Simon Barnes

Fifa’s fantasy kingdom is finally starting to collapse

Fifa's fantasy kingdom is finally starting to collapse
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Can it be that the great fantasy kingdom of Fifa has finally collapsed? Is this the fall of Oz? Is it possible that this vast sporting organisation - one that has survived for so many years on sheer effrontery – is now on collision course with reality?

The Swiss police’s dawn raid on the headquarters of the organisation that runs football across the world, arresting some of its most prominent citizens on charges of corruption, must surely bring revolution and destruction in its wake.

That is what happens in the end to most fantasy kingdoms. It’s what happened to the International Olympic Committee, but Fifa never took the warning. Sepp Blatter, Fifa president, assumed that it would go on like this forever: no doubt, like Louis XVI, he wrote this morning in his diary the single word rien.

Revolution came to the IOC when it was finally, uncompromisingly and unduckably made clear that the organisation was stinking, putrid and rotten with corruption. Too many people had taken bribes to vote for Salt Lake City as hosts for the Winter Games of 2002. Reform, transparency and public accountability had to follow.

But not at Fifa. They thought they were immune, just as Louis XVI declared that the French people were incapable of regicide. And so Russia got the vote to host the World Cup in 2018; England, with a much better bid, scarcely got a single vote because an English newspaper had claimed that Fifa was corrupt.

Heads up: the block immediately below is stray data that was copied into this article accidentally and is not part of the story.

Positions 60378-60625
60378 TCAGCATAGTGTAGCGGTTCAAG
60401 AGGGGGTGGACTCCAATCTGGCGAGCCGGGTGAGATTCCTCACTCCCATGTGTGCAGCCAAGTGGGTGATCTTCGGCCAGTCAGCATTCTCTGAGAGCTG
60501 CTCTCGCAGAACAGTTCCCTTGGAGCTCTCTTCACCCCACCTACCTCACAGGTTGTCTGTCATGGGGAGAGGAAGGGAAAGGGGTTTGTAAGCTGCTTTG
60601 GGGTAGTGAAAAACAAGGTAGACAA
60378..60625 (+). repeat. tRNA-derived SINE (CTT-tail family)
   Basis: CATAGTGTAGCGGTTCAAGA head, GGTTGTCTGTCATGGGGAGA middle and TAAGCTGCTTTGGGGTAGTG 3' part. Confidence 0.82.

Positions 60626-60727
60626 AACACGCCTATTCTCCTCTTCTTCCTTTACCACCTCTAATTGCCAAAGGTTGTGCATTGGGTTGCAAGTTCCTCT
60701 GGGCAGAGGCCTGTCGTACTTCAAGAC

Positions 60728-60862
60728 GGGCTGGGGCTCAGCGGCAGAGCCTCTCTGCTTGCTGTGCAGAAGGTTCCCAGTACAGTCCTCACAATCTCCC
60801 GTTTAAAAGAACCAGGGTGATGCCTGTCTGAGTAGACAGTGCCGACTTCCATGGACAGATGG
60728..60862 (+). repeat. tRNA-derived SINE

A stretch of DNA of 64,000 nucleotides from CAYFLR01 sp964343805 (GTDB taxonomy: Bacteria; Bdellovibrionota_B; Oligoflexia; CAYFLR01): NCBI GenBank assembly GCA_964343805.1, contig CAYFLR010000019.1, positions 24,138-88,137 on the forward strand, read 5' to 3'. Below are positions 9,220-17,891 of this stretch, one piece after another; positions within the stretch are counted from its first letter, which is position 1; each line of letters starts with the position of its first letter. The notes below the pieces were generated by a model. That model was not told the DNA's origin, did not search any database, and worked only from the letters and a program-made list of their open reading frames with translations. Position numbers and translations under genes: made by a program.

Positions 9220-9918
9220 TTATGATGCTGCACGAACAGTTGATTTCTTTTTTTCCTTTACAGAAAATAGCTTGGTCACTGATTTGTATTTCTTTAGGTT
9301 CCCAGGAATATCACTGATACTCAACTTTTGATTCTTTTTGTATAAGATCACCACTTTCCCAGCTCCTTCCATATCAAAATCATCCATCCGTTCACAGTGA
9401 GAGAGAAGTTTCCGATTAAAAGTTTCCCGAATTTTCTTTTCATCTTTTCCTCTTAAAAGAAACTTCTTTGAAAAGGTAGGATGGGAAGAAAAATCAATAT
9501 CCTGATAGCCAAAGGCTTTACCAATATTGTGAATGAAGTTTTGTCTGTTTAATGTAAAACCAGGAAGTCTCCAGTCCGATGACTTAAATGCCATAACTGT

At the same election Fifa also voted to hold the 2022 World Cup in Qatar. Qatar! Qatar has only 2.1 million people, hardly any stadiums or hotels and summer temperatures that make football impossible. But Qatar has a lot of money. It was a reckless decision that made it clear for all time that whatever Fifa is run for, it’s certainly not for the betterment of football.

All the international sports organisations were initially set up for the betterment of sport. But as sport became a major public entertainment, there was suddenly an awful lot of money sloshing about. And that means power. Sporting administration became a wonderful career opportunity for power-crazed old men: the more attractive because of the almost complete lack of any attendant responsibility. They could travel about the world looking important and make a good deal of money while doing so.

But for all such flawed systems, it’s not a question of establishing a thousand-year Reich: it’s about how long you can get away with it. Fifa has managed to last longer than the unreconstructed IOC. But now it seems that things will have to change.